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Psalm 79: 9 – 10          TPT

Our hero, come and rescue us! O God of the breakthrough, for the glory of your name, come and help us! Forgive and restore us; heal us and cover us in your love. Why should all the nations sneer at us, saying, “Where is this God of yours?” Now is the time, Lord.

Asaph mourned the diminished standing of Israel. Where it once was a formidable and glorious nation, the foreign nations no longer held it in awe, no longer did they fear the prowess of the Israelites or their God.

Under David, the nations came to know the God of Israel. They learned that Israel had a defender, a mighty and powerful God who would proactively fight for Israel. Under Solomon, all the world marveled at the wealth and beauty of Israel, as well as its king’s wisdom. Israel was feared and admired. During the time of Asaph, Israel had lost its luster. Foreign nations had begun to invade the nation with increasing frequency and confidence. They taunted Israel as the would later taunt Jesus, “Where is this God of yours?”

Perhaps the most grievous aspect of this verse and its haunting question which plagued the nation of Israel throughout history, is that it is as fresh a stinging refrain today as during any other time in history. The barbs of this enigmatic taunt prick the very soul of the modern day believer, “Where is your God? Show us this Almighty, powerful God of yours!”

Does your heart seize in reflection of this question come taunt? Do you feel, as did Asaph, the ridicule of our faith and our God? Where is this all knowing, all powerful deity who is supposed to be more than a God to us; He who proclaims to be, foremost, a Father to the faithful? Where is your God? Show me!

What was it that caused the God of David and Solomon to recede into the heavens? Was God angry? Is He now? I don’t truly believe in an angry God. Yes, He has emotions and anger is one of them but He also taught us not to let the sun go down on our anger which was His way of saying, “Get over it! Deal with your anger and put it to bed.” Therefore, I do not think He has withdrawn any part of Himself because of anger? What then? Does He love us any less? Maybe David and Solomon were just special people or the nation of Israel under them showed a better class of faithfulness than do we.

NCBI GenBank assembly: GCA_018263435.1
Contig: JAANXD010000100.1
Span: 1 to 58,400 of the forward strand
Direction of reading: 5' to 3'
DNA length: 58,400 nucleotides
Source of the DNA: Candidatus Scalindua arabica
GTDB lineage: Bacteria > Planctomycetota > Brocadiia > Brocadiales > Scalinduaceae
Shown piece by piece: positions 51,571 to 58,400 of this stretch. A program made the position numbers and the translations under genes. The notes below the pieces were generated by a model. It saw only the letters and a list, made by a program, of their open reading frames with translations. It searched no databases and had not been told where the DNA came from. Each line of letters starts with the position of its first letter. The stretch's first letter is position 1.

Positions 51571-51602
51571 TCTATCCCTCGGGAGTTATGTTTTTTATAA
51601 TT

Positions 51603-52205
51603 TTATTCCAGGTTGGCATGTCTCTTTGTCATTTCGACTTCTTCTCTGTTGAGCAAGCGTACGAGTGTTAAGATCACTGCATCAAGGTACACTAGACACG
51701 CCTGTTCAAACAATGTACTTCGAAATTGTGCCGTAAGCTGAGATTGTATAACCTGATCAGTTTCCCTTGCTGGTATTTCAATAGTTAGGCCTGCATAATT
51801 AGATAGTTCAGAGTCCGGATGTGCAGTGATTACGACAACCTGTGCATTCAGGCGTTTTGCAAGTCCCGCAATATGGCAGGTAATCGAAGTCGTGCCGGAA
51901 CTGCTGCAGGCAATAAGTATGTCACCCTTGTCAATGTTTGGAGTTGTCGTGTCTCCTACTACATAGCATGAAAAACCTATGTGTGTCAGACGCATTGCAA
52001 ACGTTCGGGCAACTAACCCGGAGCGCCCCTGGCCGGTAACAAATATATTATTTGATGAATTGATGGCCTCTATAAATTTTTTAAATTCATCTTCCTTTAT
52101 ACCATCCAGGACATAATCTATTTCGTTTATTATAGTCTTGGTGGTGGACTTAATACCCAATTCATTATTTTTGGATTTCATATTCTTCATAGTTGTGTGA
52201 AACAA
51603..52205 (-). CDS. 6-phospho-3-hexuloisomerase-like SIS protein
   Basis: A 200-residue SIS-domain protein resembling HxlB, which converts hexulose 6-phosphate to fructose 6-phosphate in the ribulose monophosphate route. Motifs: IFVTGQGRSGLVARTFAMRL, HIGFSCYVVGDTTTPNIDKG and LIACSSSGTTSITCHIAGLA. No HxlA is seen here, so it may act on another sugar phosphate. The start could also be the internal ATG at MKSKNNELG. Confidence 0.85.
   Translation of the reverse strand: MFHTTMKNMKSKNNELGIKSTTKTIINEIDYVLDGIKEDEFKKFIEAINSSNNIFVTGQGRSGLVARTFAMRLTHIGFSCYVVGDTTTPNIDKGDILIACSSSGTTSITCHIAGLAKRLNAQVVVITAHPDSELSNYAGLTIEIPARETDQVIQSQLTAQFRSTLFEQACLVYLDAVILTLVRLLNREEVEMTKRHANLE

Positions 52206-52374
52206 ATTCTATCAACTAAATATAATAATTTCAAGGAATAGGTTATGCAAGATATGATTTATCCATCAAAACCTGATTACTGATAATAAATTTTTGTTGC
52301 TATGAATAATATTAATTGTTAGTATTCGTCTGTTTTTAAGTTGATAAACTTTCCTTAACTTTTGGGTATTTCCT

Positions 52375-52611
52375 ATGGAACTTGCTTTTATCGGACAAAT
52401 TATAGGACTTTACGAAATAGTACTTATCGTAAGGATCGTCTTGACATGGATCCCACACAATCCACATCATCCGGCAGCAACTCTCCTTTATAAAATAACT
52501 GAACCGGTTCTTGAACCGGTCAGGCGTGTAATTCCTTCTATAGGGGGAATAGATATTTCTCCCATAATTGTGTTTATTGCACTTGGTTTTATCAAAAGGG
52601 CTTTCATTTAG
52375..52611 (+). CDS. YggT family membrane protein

David and Solomon were both flawed. Their lust for women crippled their faith so they were no more perfect than we. The people of those days struggled with faith and sin just as painfully as do we. No, I don’t believe the answer is in an angry God or a more righteous people. Then what was it?

This is a question best pondered in your heart for the question is more important than me having an answer for you. We are not perfect, but we have been called to righteousness. Jesus, though, is our righteousness so we do not even have to be our own righteousness. Therefore, the fact that we are not perfect is not the stumbling block. In fact, Jesus called himself the stumbling block. What could he have meant by that?

The question to which I really do want an answer is, “How do we show the nations of the world the glory, power and beauty of our God?” What is our answer to the question, “Where is this God of yours?” It does taunt me so even as I ask you to consider this query, I seek our beloved and His answer? Where are you, O God of my faith? Where is your glory in this generation? Have you fallen asleep? Have I failed you? At the end of all things, Father, at the end of all inquiry, I know that you are the loving God of Israel and Ivey. I know that you are alert and present. You love all the people that I represent with this Word of the Day and your compassion for them is deeper than the deepest ocean. Your love for them is ever expanding as with the universe. And knowing this Father, I ask and require of you to speak to your people. Give us hearts of understanding. Bring alive your spiritual gifts within us so that we might hear and learn. Lead us, as you have promised, in the way we should go. Bless our coming in and going out and teach us to praise you with a jubilance that would make David jealous. Shine down upon us glorious Lord as we turn our minds and hearts towards the celebration of Jesus’ birth. I pray, Father, that this year you will activate, within each of us, a new and special affection for You and Your son. Touch our spirits, Lord, and bring us into a new space with you which will forever bind us closer and closer with you. Let this be the Christmas season that changes our lives forever. I love you Lord!

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